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Am J Public Health. 2007 Dec;97(12):2230-7. Epub 2007 Oct 30.

Concurrent sexual partnerships among men in the United States.

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  • 1School of Public Health, University of North Carolina, Chapel Hill, NC 27599-7030, USA.



We sought to determine the prevalence, distribution, and correlates of US men's involvement in concurrent sexual partnerships, a sexual network pattern that speeds population dissemination of HIV.


For this analysis, we compared sexual partnership dates of 4928 male respondents in the 2002 National Survey of Family Growth to determine the prevalence of concurrent sexual partnerships and evaluated associations between concurrency and demographic risk characteristics.


Approximately 11% of men had concurrent sexual partnerships during the preceding year. Concurrency was associated with being unmarried (odds ratio [OR] = 4.59; 95% confidence interval [CI] = 2.54, 8.29), non-Hispanic Black (OR=2.56; 95% CI=1.61, 4.07) or Hispanic (OR=2.25; 95% CI=1.32, 3.85) race/ethnicity, and incarceration during the past year (OR=2.10; 95% CI=1.18, 3.74). Men with concurrent sexual partnerships were also more likely to report drug or alcohol intoxication during sexual intercourse (OR=2.10; 95% CI=1.37, 3.21), nonmonogamous female sexual partners (OR=6.11; 95% CI=4.10, 9.11), and history of sexual intercourse with a man (OR = 1.93; 95% CI = 1.09, 3.42), than those without concurrent partnerships.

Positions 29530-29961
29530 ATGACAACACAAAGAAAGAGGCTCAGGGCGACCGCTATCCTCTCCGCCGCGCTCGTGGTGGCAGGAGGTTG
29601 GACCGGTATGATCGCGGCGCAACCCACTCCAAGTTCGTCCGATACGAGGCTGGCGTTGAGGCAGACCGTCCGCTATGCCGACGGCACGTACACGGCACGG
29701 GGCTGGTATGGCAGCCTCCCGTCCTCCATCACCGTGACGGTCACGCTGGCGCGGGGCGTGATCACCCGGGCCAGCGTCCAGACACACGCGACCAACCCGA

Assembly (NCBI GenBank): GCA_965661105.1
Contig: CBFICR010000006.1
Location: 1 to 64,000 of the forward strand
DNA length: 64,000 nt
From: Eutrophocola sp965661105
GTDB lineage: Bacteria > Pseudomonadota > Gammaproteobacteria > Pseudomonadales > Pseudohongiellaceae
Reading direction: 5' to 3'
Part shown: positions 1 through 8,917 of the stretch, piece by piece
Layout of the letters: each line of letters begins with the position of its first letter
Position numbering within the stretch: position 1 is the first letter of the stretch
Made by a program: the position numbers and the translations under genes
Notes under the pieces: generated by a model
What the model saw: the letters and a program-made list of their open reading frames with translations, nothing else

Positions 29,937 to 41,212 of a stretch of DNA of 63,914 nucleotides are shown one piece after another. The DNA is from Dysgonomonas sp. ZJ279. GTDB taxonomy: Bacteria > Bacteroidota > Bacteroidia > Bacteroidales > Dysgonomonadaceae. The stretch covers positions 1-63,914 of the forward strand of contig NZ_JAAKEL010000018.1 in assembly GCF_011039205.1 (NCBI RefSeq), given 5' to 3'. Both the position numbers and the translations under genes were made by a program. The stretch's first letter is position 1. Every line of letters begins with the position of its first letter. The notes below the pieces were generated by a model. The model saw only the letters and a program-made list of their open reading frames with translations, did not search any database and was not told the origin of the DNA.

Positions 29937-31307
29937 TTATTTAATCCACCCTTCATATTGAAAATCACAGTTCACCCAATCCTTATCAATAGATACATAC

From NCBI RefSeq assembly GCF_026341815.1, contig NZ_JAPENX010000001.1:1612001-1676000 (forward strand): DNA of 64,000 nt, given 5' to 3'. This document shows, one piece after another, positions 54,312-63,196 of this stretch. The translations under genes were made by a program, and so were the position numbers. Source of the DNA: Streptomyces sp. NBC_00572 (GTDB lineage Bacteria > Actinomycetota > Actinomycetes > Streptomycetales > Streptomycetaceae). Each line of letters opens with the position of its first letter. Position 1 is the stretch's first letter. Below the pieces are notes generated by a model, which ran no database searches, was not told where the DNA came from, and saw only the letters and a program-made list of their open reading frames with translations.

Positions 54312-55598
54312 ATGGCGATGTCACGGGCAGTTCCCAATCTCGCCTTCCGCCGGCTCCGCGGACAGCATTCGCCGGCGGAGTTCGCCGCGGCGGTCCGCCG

The higher concurrency prevalence in various groups, dense sexual networks, and mixing between high-risk subpopulations and the general population may be important factors in the US epidemic of heterosexual HIV infection.

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